Monday, September 12, 2011

Musicals in Revival: Anything Goes & How to Succeed in Business Without Really Trying

Except for Kiss Me, Kate, no Cole Porter show has been revived as often as Anything Goes, the 1934 shipboard musical he wrote with P.G. Wodehouse, Guy Bolton, Howard Lindsay and Russel Crouse. Wodehouse and Bolton penned the original script, about a shipwreck; when the cruise ship the S.S. Morro Castle went down in a fire weeks before rehearsals were scheduled to start, marking the worst maritime disaster of the decade. Lindsay, who was also directing, and Crouse quickly refashioned the plot as a romantic farce about a young man who stows away on a ship to stop one of its passengers, the girl he loves, from marrying the man her mother has picked for her and through the device of a purloined passport ends up being mistaken for a celebrated gangster.

The book of the musical as it was finally produced is peerlessly silly, though every time it’s mounted afresh on Broadway someone is hired to tinker with it: the version that is currently intoxicating Manhattan audiences carries credits to Crouse’s son Timothy and Stephen Sondheim’s sometime collaborator John Weidman. Even the Porter score gets treated as a work in progress. All productions include “I Get a Kick Out of You,” “You’re the Top,” “Blow, Gabriel, Blow,” “All Through the Night” and the title tune, and since the sixties “It’s De-Lovely” from Red, Hot and Blue and “Friendship” from Du Barry Was a Lady are common bonuses. The 2011 edition adds “Easy to Love” (which Porter wrote for the film Born to Dance) and “Goodbye, Little Dream, Goodbye” (from an obscure British play called O Mistress Mine) while restoring the often excised “There’ll Always Be a Lady Fair,” “The Gypsy in Me” and “Buddie, Beware.”

Purists may whine, but it doesn’t seem to make much difference what tiny omissions and additions script doctors make to Anything Goes or how the Porter repertoire gets mined, as long as the shape of the original is retained and the mainstays of the score don’t go missing. After all, it’s not Fiddler on the Roof. The Porter songbook is rich in variety but the adjectives we might apply to one of his songs effervescent, brittle, madcap, flamboyantly witty would fit any of the others, and only Kiss Me, Kate (indisputably his finest score) is so intricately tied to a dramatic context that its songs can’t be slipped with impunity into other shows. That said, I think that the creative team behind the newest revival, headed by director-choreographer Kathleen Marshall and music supervisor-arranger Rob Fisher, has assembled the most pleasing combination of originals and interpolations yet. And it’s hard to imagine them being performed more delightfully.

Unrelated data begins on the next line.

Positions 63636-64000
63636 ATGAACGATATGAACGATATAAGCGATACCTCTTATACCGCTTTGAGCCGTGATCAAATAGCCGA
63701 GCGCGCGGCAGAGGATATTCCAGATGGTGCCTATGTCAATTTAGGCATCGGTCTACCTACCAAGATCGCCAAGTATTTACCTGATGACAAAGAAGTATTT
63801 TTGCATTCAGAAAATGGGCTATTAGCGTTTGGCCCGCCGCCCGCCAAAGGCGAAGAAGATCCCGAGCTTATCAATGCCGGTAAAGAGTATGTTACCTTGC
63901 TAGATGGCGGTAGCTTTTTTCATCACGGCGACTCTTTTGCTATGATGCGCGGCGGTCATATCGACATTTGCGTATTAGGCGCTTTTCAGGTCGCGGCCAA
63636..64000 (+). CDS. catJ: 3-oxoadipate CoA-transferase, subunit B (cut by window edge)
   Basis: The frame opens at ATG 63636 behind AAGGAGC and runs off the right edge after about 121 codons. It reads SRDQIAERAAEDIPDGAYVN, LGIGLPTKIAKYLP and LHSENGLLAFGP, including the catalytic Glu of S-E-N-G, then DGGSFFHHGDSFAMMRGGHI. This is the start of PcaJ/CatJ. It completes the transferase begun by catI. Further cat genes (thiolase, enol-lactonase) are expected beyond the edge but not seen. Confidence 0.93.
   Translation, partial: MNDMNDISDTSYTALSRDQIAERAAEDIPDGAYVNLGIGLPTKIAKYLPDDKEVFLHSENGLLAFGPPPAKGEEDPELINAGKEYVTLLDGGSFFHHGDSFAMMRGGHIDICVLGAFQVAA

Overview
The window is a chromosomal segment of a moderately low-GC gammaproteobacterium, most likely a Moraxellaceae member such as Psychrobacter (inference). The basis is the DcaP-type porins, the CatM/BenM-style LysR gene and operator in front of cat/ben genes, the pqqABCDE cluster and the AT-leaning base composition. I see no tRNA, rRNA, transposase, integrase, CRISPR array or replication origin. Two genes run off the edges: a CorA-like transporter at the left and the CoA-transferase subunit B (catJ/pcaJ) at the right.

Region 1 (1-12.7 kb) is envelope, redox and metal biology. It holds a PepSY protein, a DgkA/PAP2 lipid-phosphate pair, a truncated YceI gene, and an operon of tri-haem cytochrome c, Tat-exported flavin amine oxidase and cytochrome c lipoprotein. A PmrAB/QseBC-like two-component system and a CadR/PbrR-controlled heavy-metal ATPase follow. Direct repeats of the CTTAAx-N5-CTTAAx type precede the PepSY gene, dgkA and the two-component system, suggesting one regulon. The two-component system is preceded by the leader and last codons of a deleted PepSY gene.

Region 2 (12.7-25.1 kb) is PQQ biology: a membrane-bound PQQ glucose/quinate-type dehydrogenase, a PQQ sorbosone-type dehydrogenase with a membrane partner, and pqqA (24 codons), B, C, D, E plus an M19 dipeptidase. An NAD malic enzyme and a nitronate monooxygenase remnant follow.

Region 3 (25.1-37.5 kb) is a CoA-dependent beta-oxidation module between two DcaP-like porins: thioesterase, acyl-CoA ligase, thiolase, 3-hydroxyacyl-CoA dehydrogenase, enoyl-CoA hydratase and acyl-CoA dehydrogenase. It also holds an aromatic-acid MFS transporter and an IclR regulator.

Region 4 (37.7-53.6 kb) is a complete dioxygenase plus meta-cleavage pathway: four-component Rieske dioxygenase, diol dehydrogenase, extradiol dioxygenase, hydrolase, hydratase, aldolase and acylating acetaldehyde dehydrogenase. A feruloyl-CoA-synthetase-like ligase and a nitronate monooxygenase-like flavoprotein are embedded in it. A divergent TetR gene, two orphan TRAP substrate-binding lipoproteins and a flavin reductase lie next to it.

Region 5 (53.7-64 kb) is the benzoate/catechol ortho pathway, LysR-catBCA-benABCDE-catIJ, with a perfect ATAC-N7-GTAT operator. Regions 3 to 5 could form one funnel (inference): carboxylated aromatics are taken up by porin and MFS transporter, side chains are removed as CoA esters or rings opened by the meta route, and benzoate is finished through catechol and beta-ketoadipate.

Colin Donnell and Laura Osnes
In commercial terms the raison d’être of this Anything Goes is Sutton Foster, a musical-comedy star who can manage to be both elegant and raucous. Foster is an unusual case a gifted ingénue who’s too much of a powerhouse for standard ingénue roles. (Her role in The Drowsy Chaperone an uproarious parody of an ingénue was ideal for her mix of talents.) It’s a stretch to cast her as Reno Sweeney, the nightclub celebrity whose act, backed by a foursome known as the Angels, is a sexy musical version of a revival meeting. The part was written for Ethel Merman, so she doesn’t wind up with the hero, Billy Crocker (Colin Donnell), whom she lusts after but who treats her as a pal; he wins the blue blood, Hope Harcourt (Laura Osnes), while Reno lands Hope’s fiancé, the unflappable British peer, Lord Evelyn Oakleigh (Adam Godley) whom she wooed away from Hope as a favor to Billy. Unlike Merman, though, Foster doesn’t look a top banana, and since Reno is so much more fun than Hope, in this production you wait for Billy to wake up and realize he’s chasing after the wrong dame. (Osnes, who has a lovely soprano, does everything she can to rescue an irredeemably insipid role.) This puzzlement is a perfectly acceptable trade-off for getting to watch Foster dance and hear her sing “I Get a Kick Out of You,” “You’re the Top” (with Donnell), “Anything Goes” and “Blow, Gabriel. Blow.”

The cast of Anything Goes
Donnell, whose last Broadway credit was Jersey Boys, was new to me, and he manages the tricky demands of his role he has to be both straight man and clown without breaking a sweat. The whole ensemble is fine, including Jessica Stone as the girl friend of the real (absent) Public Enemy Number One and especially the cast’s gleeful veterans. Jessica Walter plays Hope’s mother and John McMartin is Elisha Whitney, Billy’s permanently inebriated stock-broker boss, whom he spends the entire cruise evading. These are 1930s Hollywood-stock-company roles, and you generally don’t take much notice of who plays them, but Walter and McMartin are hilarious. McMartin, who’s 81, is truly a marvel. In the televised Sondheim 80th birthday tribute, he sang “The Road You Didn’t Take,” which he’d introduced in Follies in 1971, and his performance of this troubling ballad of a man who won’t own up to the regret that’s eaten him alive was devastating at least as much so as I remembered thinking it forty years ago. In Anything Goes he plays at the other end of the spectrum pure farce and his technique is impeccable. The production’s other special treat is Joel Grey, still spry as he approaches 80, as Moonface Martin, the third-rate crook who’s supposed to be sharing quarters with Public Enemy Number One. This trio of performers (Walter is a mere 70) give the impression of having swindled time.